we actually listened to the places stories by a group of -very well educated- kids from local middle and high schools, who were guiding visitors around the Pasolini route.

San Giovanni church
first stop - San Giovanni church and lodge
Pasolini was politically commited, and became the local secretary of the communist party. he used to put up handwritten posters in the San Giovanni lodge, near the gothic church: writings in italian and friulian, polemical and usually in opposition to the catholic circles. 
the use of a dialect wasn't popular in the party, a scandal for communists intellectuals, as it was in wartime for nationalists. he was expelled from the party when his homosexuality became public. 

San Giovanni lodge
second stop - Versuta 
this Casarsa's neighborhood is deeper in the countryside. it is today as it was in Pasolini's time. he moved to the village on 1944, during the german occupation. during the hard days of the war, Versuta's kids couldn't go to school, so Pier Paolo and his mother decided to give lessons in the rooms where they were living. the neighborhood has a little church which dates from the mid XIV century. In Pasolini's days many of the frescoes of the churc were hidden under a thick covering. He and his pupils brought them back to the light, rubbing the plaster away with onions.

the class in Versuta with Pier Paolo Pasolini

a fountain dedicated to Pasolini in Versuta. he once wrote "a no è aga pì frescia che tal me paìs" (there's no fresher wather than the water of my village)

Sant'Antonio abate church in Versuta

third stop - the Colussi house
the house of Pasolini's mother family, now hosts a collection of his memorabilia and a research center dedicated to his works. the Colussi house was also the place where he founded his literary salon, the Academiuta, whose plan was to increase the value of the Friulan language, confering linguistic and literary dignity on an exclusively oral vernacular tradition.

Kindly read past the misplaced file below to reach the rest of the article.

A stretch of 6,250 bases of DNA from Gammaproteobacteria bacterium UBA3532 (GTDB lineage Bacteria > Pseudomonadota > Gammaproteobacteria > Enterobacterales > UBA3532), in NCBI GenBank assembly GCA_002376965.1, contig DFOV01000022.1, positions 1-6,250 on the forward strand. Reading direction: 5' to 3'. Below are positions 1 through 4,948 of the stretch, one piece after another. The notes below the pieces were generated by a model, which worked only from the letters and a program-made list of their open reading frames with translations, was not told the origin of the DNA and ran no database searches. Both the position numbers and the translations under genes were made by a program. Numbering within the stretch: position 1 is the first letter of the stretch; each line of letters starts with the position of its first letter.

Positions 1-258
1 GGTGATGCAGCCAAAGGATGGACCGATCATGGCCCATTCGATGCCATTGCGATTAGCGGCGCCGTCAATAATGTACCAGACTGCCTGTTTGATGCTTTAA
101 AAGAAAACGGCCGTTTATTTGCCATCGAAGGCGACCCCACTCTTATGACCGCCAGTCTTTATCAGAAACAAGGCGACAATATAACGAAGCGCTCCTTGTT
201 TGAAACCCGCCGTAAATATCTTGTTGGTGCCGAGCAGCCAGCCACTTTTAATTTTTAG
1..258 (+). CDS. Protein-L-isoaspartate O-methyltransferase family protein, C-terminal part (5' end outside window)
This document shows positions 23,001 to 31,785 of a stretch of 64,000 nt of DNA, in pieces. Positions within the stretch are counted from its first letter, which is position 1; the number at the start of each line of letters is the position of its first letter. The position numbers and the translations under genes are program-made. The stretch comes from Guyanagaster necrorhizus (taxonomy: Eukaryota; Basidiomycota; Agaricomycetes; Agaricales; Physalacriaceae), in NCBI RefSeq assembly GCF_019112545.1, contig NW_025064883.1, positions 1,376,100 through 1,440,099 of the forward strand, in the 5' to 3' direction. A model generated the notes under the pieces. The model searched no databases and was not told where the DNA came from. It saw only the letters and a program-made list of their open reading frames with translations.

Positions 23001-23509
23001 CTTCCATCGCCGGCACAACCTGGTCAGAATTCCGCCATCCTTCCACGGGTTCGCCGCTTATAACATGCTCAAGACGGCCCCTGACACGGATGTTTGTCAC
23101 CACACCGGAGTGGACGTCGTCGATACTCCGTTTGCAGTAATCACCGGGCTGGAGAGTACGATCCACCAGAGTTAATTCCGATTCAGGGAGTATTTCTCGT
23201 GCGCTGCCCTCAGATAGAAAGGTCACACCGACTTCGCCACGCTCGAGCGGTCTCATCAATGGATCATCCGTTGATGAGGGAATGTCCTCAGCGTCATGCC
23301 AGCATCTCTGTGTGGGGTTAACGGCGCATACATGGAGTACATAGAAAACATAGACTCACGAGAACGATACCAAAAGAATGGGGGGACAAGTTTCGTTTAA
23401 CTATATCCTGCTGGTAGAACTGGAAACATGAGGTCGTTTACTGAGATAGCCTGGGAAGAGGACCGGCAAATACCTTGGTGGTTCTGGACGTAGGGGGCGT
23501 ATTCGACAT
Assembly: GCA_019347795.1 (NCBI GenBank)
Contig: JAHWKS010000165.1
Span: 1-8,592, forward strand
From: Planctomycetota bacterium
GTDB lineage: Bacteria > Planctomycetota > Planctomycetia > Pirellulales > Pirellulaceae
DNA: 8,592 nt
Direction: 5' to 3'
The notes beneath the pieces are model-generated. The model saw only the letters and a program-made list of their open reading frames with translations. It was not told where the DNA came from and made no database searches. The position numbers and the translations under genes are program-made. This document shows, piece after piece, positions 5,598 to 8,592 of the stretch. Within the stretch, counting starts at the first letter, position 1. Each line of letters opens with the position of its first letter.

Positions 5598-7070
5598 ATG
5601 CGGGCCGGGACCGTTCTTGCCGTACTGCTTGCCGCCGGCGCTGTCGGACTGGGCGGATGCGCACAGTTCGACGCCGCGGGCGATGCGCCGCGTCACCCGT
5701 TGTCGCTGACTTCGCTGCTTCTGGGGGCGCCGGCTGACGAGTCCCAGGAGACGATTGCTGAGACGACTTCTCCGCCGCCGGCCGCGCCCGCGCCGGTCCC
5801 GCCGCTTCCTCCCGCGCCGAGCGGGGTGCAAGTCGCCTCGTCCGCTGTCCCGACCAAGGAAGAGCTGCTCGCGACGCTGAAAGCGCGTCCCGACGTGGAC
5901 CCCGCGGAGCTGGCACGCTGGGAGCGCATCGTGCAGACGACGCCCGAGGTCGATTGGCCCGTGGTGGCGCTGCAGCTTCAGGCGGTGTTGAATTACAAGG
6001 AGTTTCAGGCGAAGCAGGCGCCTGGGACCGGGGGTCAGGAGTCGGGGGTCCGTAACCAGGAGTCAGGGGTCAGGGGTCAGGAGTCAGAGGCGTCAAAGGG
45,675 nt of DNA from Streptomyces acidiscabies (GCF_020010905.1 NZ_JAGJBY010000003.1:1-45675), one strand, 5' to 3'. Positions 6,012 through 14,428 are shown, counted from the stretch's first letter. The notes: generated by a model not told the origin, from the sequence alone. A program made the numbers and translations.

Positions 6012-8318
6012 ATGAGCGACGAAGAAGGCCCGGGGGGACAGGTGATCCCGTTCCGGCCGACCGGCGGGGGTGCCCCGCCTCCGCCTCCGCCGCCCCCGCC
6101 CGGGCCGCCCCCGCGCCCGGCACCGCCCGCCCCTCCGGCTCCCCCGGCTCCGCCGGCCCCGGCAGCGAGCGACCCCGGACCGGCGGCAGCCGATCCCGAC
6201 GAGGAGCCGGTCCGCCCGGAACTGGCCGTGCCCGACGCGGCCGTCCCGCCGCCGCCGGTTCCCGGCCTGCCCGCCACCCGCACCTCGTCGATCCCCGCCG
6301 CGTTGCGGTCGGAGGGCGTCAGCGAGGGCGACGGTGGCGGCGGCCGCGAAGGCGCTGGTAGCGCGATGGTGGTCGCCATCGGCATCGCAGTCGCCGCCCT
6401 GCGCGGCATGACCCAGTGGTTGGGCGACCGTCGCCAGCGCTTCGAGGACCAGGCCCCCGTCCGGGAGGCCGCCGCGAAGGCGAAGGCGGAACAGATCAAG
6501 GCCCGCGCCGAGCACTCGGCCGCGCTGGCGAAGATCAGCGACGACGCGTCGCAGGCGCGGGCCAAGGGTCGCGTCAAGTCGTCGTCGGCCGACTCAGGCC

one of the old photos displayed in Colussi house, featuring one of Pasolini's passion: soccer. 

fourth stop - Santa Croce church
the small white church is decorated with frescoes and a votive stone remembering the turkish invasion in 1499. from this stone Pasolini draw inspiration for the first drama he wrote. on this very church, Pier Paolo Pasolini's funeral was celebrated on 1975, november 6th, after he was murdered in Ostia, Rome.

Sant'Antonio façade and one of Santa Croce's frescoes

the place i loved the most during the whole itinerary is Versuta. the small church stands in the middle of a typical countryside neighborhood. on the inside, the bright frescoes embrace you, with an humble solemnity. a quiet space to think and be grateful for the beautiful things.

Sant'Antonio abate church in Versuta, side door 

Sant'Antonio abate church in Versuta, frescoes detail

Sant'Antonio abate church in Versuta, frescoes detail

this post was longer and more descriptive than usual. i hope i haven't bored you! have a lovely weekend.

{nikon em + fuji color 200}

Friday, March 21, 2014

happy to

some italian bloggers are writing posts about three daily things they are proud of.
i'm usually not into chain blog post at all, but the lovely Serena has nominated me, so i'd feel bad to ignore her call.

so, let's see.. what are the actions, rituals, good things that i am proud of doing in my everyday life? actually, i don't feel so special (plus, there are a million things i'm not proud of) so i'd rather tell you what are the few things i am happy to do because i think they're good not just for me, but for everyone.
{for each one daily action, there is a matching travel aspect}

i'm happy to #1 shop at the farmers market (when fruits and vegetables grown at home are not enough), eat my chickens eggs, buy milk at the vending machine of a dairy. in other words, i try to eat locally sourced food, as much as i can.
this means that when i travel, i'm happy to: eat locally, shop locally, sleep locally.

in the pic, some spring joy from the farmers market in Vittorio Veneto this morning

i'm happy to #2 take the bike, when i can. i think is important, in daily life and while travelling, to try to minimize your impact. our lambretta is not as low impact as a bycyle, but not comparable to bigger vehicle. and i'm a big fan of public transportations. it's a slower way to travel, closer to the locals.

views from a roadtrip across Morocco, whole by public transport {a couple of trains, one grand taxi, maaaany buses}, i did with three friends in 2007. i'm not sure who to credit for these pictures, so i thank all of them: Silvia/Bobi, Jacopo, Marco. 

i'm happy to #3 separate collection of rubbish. unfortunately, it's not possible everywhere. while travelling, let's try not to leave behind us a pile of waist. {i'm taking things like not throwing waste on the ground for granted}